"Could you recap your ideas in a few sentences?" I want to be clearer on what you mean."
"So what is it that you want me to know (about their topic)?
Another useful option is to use
Recall - these are examples of possible meta-comments you can
make in common social situations.
by your partner:
"(Name), I'm having
a hard time staying interested in (their topic) right now. Maybe I can hear
you better another time." or "Could you summarize what
it is you want me to know (about this topic)?"
Your partner seems 1-up
(disrespectful): i.e. you currently feel
down or discounted because s/he: constantly interrupts you / talks non-stop /
changes the subject before you're done / ignores or derides your ideas / name-calls / works
while you talk / is sarcastic / avoids your eyes, etc.
"When you (specific current behavior),
I feel my needs aren't very important to you. I feel ignored,
hurt, and resentful!"
("...and I want you to stop doing that.")
Your partner seems 1-down:
e.g. s/he discounts (disparages) her/his own current feelings, needs, or thoughts.
"(Name), when you say 'I'm probably
wrong again' (or other specific behavior), I feel you put yourself down,
and I get very uneasy / uncomfortable / ________."
Your partner is (now or often) uncomfortably curt or
"Looks like you need to be brief / quiet now."
"Am I doing anything that stops you from saying what you're thinking or feeling?"
"When you choose
to (be so brief / remain silent) I feel ___________."
"What do you need from me now?"
(often?) leaves before
"When you take off before I finish our
issue / conversation), I feel unimportant, frustrated, and put down! I
need to know if I'm doing something that blocks your talking with
me. Will you work on that with me?"
frequently (or now) won't look at you:
"(Name), when you avoid my eyes so much, I feel uneasy and
distracted from what you're saying." ("Do you have a problem with me right
Your partner brings up an
conflict you thought was resolved:
"(Name), I get REALLY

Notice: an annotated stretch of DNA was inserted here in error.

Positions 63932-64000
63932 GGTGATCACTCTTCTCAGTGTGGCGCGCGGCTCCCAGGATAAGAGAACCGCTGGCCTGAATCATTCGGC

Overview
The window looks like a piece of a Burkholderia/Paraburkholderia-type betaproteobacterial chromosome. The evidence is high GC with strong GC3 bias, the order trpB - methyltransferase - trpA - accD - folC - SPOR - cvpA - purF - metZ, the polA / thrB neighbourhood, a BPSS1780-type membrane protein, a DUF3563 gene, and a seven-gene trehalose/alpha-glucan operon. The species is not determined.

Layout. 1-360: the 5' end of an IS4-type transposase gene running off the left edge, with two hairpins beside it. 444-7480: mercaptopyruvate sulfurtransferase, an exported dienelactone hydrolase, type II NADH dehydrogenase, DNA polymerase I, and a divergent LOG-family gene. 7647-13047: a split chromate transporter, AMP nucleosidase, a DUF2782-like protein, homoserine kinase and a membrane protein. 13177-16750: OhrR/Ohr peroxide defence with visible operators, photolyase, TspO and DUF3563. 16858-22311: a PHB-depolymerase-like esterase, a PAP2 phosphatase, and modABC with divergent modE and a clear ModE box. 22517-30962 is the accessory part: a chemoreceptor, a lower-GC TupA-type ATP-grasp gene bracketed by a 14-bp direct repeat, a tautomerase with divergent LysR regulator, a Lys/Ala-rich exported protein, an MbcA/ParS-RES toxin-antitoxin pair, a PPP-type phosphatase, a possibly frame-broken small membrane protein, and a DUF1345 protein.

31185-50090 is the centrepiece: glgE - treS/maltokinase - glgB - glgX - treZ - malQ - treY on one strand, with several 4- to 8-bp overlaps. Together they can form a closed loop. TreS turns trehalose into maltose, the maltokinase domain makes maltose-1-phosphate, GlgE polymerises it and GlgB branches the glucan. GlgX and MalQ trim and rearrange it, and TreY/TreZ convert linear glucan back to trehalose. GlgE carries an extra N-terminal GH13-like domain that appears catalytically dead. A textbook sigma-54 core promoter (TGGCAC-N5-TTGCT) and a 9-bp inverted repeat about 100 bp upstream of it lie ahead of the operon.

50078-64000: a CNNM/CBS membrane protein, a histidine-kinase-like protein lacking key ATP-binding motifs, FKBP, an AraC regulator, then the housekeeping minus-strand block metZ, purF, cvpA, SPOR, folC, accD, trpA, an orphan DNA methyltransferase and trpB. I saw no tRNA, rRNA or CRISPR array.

you bring up (the specific old issue) again and again! I feel punished,
attacked, and weary! What do you need from me so you could
let go of
This problem usually indicates your partner
isn't aware of what s/he really
from you, and repeatedly focuses on
can disclose the primary unmet needs, and
can help to fill them.
rambles on and on:
"Whoa (fingers in ears)! I feel swamped. You're
saying so much! When you need to do that, It gets hard for me to hear you after a
while." ("You don't really need any input from me right now, yes?")
"(Name), when you talk on and on
without asking for my response or asking about me, I feel increasingly used,
hurt, and resentful. Can we talk about this?"
Your communication partner sends a
double message (their words don't match their body / face / tone):
"Please stop, (Name) - I'm getting
confused. Your face looks (specific emotion: sad / angry / bored...), but you
you're not. What gives?" (Note: sending frequent double or
"mixed" messages is a clear sign of false-self
Your partner makes (wrong)
about you - e.g. s/he finish your sentences, or tell you what you're thinking,
feeling, wanting, or really meaning:
"(Name), I'm starting to resent your making assumptions
about me. When you tell me what I'm 'really' feeling or thinking, I feel 1-down and
ignored by you. I feel like I'm the kid, and you're the adult. (... And I'm going to call
you on it when I notice you 'mind-reading' me, because I really need you to stop
Your partner uses information
you've shared to attack or criticize you:
"Name), I feel really betrayed by you. I
trusted you with (specific information), and I feel like you're using it against me.
I'm feeling a lot less safe in confiding in you!"
Your partner says you're playing
communication or mind games:
"So you feel manipulated or conned by me just
now..." (Wait for a response...) If "yes":
"I'm pretty frustrated that you feel that way. I'm
trying to tell you honestly what I (think / feel / want), and to clearly hear what
need." ("What is it I'm doing that makes you feel that way?"
"What do you need me to change?")
+ + +
Pause, breathe, and reflect - can you describe the several main
themes underlying these sample meta-comments? One theme is prompt,
respectful assertion about a communication problem. A common alternative
is stuffing or repressing your feelings and needs, which is a lose-lose
option that may signal that a false self rules you. Note that your odds for
success are best using your own words, not parroting these examples...
Your Own Situations
above examples as a guide to composing your own meta-comments: